Category Archives: China

Geopolitical Sustentation 31: China and the New Silk Road

As per our damnation post last year, as part of it’s Grand Strategy, China has recreated the Silk Road, which has been active since November 18, 2015 when the first train left the city of Yiwu in Zhejiang province for a warehouse complex in Madrid, which it reached on December 9th. And it’s not going to stop until it crosses all of China and connects the entirety of Europe and Asia.

And when we say it’s not going to stop, we mean it. As per an article on Forbes on January 21, 2016 on how China is Moving Mountains for the New Silk Road – Literally, they won’t even let mountains get in the way. Four years ago, the entirety of the downtown Lanzhou New Area (LNA) was hundreds of mountaintops, which have been removed to make flat land for development. That’s right, they cut down mountains. In North America, it’s sometimes a massive undertaking just to flatten a few hills for a flat highway. They brought in the equipment and manpower to flatten mountains! If that doesn’t show you how serious they are about trade domination, I don’t know what will.

China is in the midst of implementing its OBOR (One-Belt, One-Road) initiative that will facilitate the creation of a gargantuan network of new highways, rail lines, logistics and industrial zones, pipelines, power plants, sea ports, and even entirely new cities that will stretch from East Asia to Western Europe, span over 60 countries, and impact over half of the world’s GDP, putting an end to US dominance once and for all. (The OBOR initiative also has a sea route, the 21st Century Maritime Silk Road, that goes through the Western Pacific and Indian Ocean, which also connects China to all of Africa (and the Middle East), giving them access to the entirety of 3 of the 6 populated continents and 6/7ths of the world’s population!

China is not only an emerging economy, it is the emerging economy that will soon be powering, directly or indirectly, almost 2/3rds of GDP when the silk road is completed and it has it’s hooks across 3 continents.

And, as we said in our damnation post, China is about to become your upstream as well as your downstream supply chain. You have to abandon your old view of the world, accept this reality, and start preparing for it. It doesn’t have to be the damnation that causes your undoing. It can be your salvation. Your choice.

So how do you prepare for it?

1. Learn Mandarin

Chances are your China partners will speak better English than you will speak Mandarin, but any attempt to seriously learn their language will be seen as a sign of respect and good faith and go a long way in negotiations. And even if you aren’t the negotiator, you will be able to communicate with almost 1 Billion native speakers. (That’s roughly twice as many native English speakers.)

2. Model your source-to-sink Euro-Asiatic supply chain.

Don’t just model the inbound supply chain, model the outbound too – and when you do your network design, strategic sourcing, and logistics models, try to find the best locations for storing inbound and outbound materials and products, for manufacturing to take advantage of a strong network design, and to minimize import/export/FTZ requirements and logistics network length. Long gone are the days when you are sourcing from China to sell in the US. Now you are sourcing from China to sell to the world, China included, so why manufacture in Malaysia to ship back to China. You need to take your supply chain and sourcing optimization to the next level. (Which is something the Six Samurai can help you with from a sourcing perspective.)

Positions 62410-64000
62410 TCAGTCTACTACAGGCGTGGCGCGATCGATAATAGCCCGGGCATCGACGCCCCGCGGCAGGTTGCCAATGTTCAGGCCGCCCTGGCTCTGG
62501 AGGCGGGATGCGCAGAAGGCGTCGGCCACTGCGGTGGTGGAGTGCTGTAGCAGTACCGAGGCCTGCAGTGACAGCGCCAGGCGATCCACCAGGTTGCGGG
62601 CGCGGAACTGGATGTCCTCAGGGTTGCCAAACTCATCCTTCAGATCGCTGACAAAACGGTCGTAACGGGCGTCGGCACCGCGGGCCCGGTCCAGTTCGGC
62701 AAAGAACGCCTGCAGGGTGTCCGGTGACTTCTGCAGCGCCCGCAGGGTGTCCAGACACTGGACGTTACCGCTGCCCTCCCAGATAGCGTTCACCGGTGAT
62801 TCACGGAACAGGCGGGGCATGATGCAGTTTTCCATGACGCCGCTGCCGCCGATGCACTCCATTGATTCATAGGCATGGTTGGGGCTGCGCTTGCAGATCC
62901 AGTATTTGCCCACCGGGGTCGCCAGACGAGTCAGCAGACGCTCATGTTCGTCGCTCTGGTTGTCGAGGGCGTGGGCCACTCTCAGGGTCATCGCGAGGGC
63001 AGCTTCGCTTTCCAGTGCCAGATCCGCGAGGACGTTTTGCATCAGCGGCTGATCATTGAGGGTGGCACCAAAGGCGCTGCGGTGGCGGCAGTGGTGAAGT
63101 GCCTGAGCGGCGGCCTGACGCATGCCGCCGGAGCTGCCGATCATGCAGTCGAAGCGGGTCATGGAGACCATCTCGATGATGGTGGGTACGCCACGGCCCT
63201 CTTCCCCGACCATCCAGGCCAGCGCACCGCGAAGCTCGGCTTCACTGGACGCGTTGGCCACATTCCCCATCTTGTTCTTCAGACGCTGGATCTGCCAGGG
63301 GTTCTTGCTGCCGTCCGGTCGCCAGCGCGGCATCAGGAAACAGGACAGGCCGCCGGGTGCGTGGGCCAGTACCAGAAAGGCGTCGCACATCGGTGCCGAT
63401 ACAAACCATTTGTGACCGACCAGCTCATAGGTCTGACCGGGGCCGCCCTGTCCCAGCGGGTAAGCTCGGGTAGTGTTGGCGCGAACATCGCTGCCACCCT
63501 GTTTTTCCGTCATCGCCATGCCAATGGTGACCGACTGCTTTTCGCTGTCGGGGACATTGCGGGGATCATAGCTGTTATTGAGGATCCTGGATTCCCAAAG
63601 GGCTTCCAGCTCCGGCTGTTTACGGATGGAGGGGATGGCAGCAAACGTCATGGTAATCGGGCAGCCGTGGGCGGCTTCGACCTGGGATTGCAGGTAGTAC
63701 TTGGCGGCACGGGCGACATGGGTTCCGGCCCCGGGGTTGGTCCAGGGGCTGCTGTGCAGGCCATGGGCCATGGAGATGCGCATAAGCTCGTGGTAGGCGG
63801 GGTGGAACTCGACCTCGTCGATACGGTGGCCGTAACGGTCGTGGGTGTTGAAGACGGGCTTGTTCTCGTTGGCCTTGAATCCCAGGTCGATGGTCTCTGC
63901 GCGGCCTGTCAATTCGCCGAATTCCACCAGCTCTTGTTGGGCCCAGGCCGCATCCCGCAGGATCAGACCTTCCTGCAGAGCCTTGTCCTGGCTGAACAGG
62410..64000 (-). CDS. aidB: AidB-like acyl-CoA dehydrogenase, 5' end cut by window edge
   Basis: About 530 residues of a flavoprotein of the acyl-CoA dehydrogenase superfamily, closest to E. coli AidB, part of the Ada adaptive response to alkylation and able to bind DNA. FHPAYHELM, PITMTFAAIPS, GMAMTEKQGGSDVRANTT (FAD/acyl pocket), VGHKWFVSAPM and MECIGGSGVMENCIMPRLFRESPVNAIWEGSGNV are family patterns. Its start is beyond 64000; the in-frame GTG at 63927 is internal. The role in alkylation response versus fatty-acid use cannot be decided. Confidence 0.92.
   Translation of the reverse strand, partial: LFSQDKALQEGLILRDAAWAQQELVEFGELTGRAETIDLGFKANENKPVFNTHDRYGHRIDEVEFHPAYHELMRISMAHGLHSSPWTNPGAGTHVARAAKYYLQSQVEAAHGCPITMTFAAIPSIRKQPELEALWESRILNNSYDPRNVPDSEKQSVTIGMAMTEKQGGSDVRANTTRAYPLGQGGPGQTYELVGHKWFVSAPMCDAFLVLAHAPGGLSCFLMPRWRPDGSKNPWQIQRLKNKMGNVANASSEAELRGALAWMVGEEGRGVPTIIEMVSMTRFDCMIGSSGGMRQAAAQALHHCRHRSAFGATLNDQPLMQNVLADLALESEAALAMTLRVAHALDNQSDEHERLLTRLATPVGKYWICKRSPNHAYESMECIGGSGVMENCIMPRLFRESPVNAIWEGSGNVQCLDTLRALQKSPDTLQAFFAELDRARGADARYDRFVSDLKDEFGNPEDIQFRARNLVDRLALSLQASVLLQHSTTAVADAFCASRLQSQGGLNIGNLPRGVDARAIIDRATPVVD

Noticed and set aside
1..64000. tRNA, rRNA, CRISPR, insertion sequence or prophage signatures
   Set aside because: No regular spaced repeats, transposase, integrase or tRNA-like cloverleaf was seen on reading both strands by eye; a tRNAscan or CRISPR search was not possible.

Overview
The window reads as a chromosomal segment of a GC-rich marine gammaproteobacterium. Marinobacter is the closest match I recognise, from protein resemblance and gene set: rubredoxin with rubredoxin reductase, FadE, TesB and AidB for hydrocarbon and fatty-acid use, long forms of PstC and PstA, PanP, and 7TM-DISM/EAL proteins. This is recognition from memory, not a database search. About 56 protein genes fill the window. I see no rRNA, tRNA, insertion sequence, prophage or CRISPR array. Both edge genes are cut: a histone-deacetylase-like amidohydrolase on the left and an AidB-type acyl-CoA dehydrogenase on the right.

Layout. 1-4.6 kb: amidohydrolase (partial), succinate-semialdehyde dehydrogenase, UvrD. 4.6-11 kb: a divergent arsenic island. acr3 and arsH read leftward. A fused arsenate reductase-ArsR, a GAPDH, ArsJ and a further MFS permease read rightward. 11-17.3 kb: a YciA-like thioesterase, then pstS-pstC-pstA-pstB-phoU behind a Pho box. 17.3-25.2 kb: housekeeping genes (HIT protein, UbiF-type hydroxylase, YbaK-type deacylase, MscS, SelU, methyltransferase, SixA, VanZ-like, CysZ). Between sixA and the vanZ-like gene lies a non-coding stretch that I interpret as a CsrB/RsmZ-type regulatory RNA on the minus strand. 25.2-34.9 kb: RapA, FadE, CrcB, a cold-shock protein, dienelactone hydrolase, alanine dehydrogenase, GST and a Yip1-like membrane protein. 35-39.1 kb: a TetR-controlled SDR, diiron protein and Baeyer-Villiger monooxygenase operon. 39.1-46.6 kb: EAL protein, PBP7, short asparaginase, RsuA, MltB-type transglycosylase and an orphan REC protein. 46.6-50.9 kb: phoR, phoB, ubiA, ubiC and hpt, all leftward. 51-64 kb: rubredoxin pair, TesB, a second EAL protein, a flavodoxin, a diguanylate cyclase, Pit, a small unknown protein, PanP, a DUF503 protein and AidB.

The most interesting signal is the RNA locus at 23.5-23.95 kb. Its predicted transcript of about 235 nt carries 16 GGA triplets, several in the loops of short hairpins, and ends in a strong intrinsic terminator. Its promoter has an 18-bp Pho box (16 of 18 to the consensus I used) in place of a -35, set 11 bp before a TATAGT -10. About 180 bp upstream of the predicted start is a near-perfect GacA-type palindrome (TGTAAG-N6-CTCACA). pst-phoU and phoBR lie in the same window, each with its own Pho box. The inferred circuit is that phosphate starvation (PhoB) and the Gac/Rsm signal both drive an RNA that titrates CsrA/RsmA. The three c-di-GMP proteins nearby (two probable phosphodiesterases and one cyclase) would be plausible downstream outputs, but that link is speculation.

3. Treat your Big China Suppliers as Strategic Partners

Even if you are convinced they don’t understand your business model, the American marketplace, and the global consumer and even if you are convinced that their only goal is to rip you off at every turn (because you are paranoid or your golf course buddy found one of the scammers, which there are in every country), they know their local market and their own preferences better than you. And even if China is not a market today, if your company needs growth, chances are it will have to be tomorrow and you will need their guidance, and possibly even their innovation capability. So get ahead of your competition in their books.

Now, more will be required, but this should put you on the right track, er, road. The silk road. Which will again be the centre of global trade.

The New China – The New Global Meltdown?

Last year, China overtook the US as the world’s largest economic powers measured by PPP — Purchasing Power Parity. This may have received little attention, as most people focus on GDP — Gross Domestic Product — where the US still has a commanding lead, but since PPP measures the relative value of different currencies, this is a significant metric.

As a result, this places China at the centre of the global economy as any economic decline in China will send ripples around the world. As one of the biggest consumers of natural resource, the success of many global economies depends on the success of China and its need for natural resources.

And this decline may be coming. As per this recent article over on Business Spectator that asked what can we expect from China in 2014, not only has the country lost some of its lustre as of late, but this tarnish on the silver has not escaped the watchful eye of the World Bank, whose chief Economist went on record last month stating that the global economy is running on a single engine … the American one. This does not make for a rosy outlook for the world.

So why the loss of lustre after almost three decades of growth? Simply put, with rapid growth in an economy comes rapid growth in the growing pains associated with rapid growth, which typically include burgeoning local and national government(s) (as cities, provinces, and federal overseers struggle to keep up with growth), excess industrial capacity (once the tipping point where there is enough capacity to meet demand is reached), and a stagnant real estate sector (once the majority of the market that can afford their own homes have them). China has all of these problems. But that’s not the reason that China is loosing its lustre, as many other countries, including the US, have these problems. The real reason is shadow banking.